The question of relevant market is almost always essential to address and to address correctly in an antitrust dispute. If AT&T is allowed to acquire T-Mobile they would represent a vanishingly small fraction of the planet's technology sales, a larger but still non-problematic share of the planet's total sales of cellular bandwidth, and a significantly larger share of America's total sales of cellular bandwidth. (Interestingly, the Department of Justice has filed an antitrust lawsuit to block the acquisition, although the resulting company would still have a significantly smaller share of wireless communications than the share of search enjoyed by Google.) At the time of Microsoft's antitrust litigation, the company was likewise a vanishingly small share of the planet's technology sales, perhaps 3% of America's share of software sales, and perhaps as high as 90% of the sale of operating systems for Intel-based PCs. Which number should the DOJ have used when assessing Microsoft's market power, 3% or 90%? And which number should the DOJ use when assessing Google's market power today?
How would you know what market to use?
How would you know what the relevant market is for any product?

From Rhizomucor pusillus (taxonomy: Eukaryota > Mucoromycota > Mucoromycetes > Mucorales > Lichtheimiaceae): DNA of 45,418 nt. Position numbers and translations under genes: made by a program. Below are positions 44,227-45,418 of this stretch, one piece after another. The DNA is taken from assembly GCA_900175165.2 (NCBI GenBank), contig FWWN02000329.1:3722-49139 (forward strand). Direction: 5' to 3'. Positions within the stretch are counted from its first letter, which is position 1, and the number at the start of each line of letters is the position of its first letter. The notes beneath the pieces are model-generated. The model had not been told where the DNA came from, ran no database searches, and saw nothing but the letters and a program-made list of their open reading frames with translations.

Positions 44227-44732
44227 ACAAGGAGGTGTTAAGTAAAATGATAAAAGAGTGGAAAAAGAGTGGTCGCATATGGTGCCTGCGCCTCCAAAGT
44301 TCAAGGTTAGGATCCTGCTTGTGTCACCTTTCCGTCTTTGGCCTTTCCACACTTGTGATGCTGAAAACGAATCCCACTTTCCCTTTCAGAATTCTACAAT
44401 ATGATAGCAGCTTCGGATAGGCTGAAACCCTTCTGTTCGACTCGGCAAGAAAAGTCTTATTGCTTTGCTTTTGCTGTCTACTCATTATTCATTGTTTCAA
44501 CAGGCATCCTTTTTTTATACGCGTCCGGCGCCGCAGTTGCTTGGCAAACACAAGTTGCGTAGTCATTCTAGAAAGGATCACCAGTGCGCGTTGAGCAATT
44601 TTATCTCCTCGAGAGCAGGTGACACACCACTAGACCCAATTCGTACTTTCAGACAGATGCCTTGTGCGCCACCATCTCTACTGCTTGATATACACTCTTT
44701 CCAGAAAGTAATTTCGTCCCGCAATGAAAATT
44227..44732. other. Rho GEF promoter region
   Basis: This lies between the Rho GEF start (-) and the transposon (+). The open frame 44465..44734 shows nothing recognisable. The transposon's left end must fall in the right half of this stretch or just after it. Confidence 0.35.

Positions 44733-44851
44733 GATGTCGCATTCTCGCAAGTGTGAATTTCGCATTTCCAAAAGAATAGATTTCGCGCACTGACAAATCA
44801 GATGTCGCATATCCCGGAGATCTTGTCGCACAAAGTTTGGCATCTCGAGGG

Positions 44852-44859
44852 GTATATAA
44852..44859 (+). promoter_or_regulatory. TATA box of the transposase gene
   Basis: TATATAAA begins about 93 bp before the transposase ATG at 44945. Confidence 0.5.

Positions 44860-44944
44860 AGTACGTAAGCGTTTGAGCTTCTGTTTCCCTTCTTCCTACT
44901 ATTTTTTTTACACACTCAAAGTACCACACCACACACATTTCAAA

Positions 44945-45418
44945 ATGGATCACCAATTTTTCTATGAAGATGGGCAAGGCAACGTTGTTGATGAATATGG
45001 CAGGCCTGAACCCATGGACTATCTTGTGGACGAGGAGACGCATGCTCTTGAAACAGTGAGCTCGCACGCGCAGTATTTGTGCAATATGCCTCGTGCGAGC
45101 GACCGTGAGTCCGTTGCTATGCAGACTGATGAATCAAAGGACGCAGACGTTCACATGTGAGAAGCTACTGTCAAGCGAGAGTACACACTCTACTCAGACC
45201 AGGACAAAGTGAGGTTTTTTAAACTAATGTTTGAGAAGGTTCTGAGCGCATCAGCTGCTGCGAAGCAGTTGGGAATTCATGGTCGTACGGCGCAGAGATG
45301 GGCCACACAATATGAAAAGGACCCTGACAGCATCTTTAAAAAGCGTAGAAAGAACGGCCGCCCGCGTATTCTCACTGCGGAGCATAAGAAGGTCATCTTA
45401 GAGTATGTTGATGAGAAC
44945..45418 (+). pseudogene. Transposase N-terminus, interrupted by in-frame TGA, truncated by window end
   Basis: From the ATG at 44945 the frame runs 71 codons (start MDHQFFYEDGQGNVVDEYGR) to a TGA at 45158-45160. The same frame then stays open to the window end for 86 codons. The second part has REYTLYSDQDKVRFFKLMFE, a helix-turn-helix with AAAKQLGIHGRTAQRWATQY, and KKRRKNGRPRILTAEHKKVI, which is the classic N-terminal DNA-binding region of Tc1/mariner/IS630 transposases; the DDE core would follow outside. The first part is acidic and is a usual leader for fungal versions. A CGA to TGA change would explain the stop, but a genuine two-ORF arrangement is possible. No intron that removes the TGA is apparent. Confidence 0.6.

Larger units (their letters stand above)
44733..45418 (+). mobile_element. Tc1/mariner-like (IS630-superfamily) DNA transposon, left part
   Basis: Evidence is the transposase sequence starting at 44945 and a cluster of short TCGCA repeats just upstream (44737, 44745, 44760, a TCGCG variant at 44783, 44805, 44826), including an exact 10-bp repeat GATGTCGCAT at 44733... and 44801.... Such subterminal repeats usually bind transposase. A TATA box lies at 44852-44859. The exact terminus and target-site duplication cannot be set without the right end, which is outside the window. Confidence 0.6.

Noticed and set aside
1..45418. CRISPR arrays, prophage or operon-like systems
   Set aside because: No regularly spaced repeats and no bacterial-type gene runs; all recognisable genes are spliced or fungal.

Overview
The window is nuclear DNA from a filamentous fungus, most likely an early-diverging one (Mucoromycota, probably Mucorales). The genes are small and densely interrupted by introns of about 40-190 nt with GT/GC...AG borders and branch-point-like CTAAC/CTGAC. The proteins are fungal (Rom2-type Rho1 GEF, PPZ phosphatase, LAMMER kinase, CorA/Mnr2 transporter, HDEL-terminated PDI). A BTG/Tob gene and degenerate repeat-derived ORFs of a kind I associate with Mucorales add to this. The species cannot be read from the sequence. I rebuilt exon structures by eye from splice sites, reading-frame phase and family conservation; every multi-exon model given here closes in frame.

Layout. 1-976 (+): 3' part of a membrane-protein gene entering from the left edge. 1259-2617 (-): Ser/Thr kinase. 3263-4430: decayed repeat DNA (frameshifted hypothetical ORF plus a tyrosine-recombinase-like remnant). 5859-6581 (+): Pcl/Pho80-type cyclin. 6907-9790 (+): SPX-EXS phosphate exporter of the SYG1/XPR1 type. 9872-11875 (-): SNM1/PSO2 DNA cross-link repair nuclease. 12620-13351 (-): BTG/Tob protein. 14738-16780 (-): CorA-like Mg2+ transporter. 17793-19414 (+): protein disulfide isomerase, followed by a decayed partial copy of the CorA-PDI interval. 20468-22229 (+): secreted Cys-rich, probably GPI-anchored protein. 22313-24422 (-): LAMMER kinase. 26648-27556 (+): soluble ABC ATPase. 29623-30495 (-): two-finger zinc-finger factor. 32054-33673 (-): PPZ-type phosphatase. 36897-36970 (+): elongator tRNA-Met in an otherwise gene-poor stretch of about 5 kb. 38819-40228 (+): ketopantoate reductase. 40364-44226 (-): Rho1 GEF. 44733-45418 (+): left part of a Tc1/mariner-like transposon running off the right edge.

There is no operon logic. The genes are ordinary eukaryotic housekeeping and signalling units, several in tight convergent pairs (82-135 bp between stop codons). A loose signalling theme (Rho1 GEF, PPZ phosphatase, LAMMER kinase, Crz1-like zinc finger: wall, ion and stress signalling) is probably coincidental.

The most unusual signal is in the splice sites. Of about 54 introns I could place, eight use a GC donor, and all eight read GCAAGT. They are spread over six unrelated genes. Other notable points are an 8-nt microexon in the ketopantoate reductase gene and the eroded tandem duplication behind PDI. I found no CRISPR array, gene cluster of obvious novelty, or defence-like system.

A relevant market is defined according to both product and geographic factors. In general terms, a relevant product market comprises all those products and/or services which are regarded as interchangeable or substitutable (substitutability) by reason of product characteristics, prices and intended use.1
In determining whether a hypothetical monopolist would be in a position to exercise market power, it is necessary to evaluate the likely demand responses of consumers to a price increase. A price increase could be made unprofitable by consumers either switching to other products or switching to the same product produced by firms at other locations. The nature and magnitude of these two types of demand responses respectively determine the scope of the product market and the geographic market.2